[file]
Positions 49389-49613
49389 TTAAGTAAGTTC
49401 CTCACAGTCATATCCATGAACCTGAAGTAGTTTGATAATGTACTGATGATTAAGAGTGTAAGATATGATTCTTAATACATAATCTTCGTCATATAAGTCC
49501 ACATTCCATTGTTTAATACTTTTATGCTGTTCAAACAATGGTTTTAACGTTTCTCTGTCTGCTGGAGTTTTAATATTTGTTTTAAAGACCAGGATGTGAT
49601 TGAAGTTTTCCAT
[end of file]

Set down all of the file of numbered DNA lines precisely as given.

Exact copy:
Positions 49389-49613
49389 TTAAGTAAGTTC
49401 CTCACAGTCATATCCATGAACCTGAAGTAGTTTGATAATGTACTGATGATTAAGAGTGTAAGATATGATTCTTAATACATAATCTTCGTCATATAAGTCC
49501 ACATTCCATTGTTTAATACTTTTATGCTGTTCAAACAATGGTTTTAACGTTTCTCTGTCTGCTGGAGTTTTAATATTTGTTTTAAAGACCAGGATGTGAT
49601 TGAAGTTTTCCAT